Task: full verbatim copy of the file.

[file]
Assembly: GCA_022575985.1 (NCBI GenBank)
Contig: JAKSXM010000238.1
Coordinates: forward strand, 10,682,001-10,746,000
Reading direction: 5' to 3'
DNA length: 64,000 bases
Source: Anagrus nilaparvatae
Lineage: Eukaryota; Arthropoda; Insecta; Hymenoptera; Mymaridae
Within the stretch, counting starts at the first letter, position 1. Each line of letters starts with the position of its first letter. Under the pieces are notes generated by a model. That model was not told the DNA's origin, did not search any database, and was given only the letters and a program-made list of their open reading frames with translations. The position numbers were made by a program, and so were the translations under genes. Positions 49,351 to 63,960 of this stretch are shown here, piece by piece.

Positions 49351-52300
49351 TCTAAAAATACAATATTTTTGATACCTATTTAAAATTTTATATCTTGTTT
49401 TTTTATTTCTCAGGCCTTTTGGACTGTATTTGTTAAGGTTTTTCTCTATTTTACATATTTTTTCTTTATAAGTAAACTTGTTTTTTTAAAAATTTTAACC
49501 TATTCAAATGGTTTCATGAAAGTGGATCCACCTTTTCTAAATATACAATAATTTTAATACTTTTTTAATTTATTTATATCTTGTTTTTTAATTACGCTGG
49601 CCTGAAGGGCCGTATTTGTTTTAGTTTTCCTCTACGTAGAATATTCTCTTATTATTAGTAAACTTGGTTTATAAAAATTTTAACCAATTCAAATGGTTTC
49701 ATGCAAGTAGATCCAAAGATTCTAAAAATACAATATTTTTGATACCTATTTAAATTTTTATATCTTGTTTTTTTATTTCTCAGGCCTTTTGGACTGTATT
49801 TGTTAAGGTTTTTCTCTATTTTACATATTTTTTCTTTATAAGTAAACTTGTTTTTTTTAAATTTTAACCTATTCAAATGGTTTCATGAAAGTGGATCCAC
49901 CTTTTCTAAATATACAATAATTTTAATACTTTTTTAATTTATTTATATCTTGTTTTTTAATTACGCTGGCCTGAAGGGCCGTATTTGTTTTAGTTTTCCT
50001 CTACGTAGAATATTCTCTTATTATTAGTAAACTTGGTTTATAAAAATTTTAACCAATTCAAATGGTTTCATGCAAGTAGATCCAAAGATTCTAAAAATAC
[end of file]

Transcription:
Assembly: GCA_022575985.1 (NCBI GenBank)
Contig: JAKSXM010000238.1
Coordinates: forward strand, 10,682,001-10,746,000
Reading direction: 5' to 3'
DNA length: 64,000 bases
Source: Anagrus nilaparvatae
Lineage: Eukaryota; Arthropoda; Insecta; Hymenoptera; Mymaridae
Within the stretch, counting starts at the first letter, position 1. Each line of letters starts with the position of its first letter. Under the pieces are notes generated by a model. That model was not told the DNA's origin, did not search any database, and was given only the letters and a program-made list of their open reading frames with translations. The position numbers were made by a program, and so were the translations under genes. Positions 49,351 to 63,960 of this stretch are shown here, piece by piece.

Positions 49351-52300
49351 TCTAAAAATACAATATTTTTGATACCTATTTAAAATTTTATATCTTGTTT
49401 TTTTATTTCTCAGGCCTTTTGGACTGTATTTGTTAAGGTTTTTCTCTATTTTACATATTTTTTCTTTATAAGTAAACTTGTTTTTTTAAAAATTTTAACC
49501 TATTCAAATGGTTTCATGAAAGTGGATCCACCTTTTCTAAATATACAATAATTTTAATACTTTTTTAATTTATTTATATCTTGTTTTTTAATTACGCTGG
49601 CCTGAAGGGCCGTATTTGTTTTAGTTTTCCTCTACGTAGAATATTCTCTTATTATTAGTAAACTTGGTTTATAAAAATTTTAACCAATTCAAATGGTTTC
49701 ATGCAAGTAGATCCAAAGATTCTAAAAATACAATATTTTTGATACCTATTTAAATTTTTATATCTTGTTTTTTTATTTCTCAGGCCTTTTGGACTGTATT
49801 TGTTAAGGTTTTTCTCTATTTTACATATTTTTTCTTTATAAGTAAACTTGTTTTTTTTAAATTTTAACCTATTCAAATGGTTTCATGAAAGTGGATCCAC
49901 CTTTTCTAAATATACAATAATTTTAATACTTTTTTAATTTATTTATATCTTGTTTTTTAATTACGCTGGCCTGAAGGGCCGTATTTGTTTTAGTTTTCCT
50001 CTACGTAGAATATTCTCTTATTATTAGTAAACTTGGTTTATAAAAATTTTAACCAATTCAAATGGTTTCATGCAAGTAGATCCAAAGATTCTAAAAATAC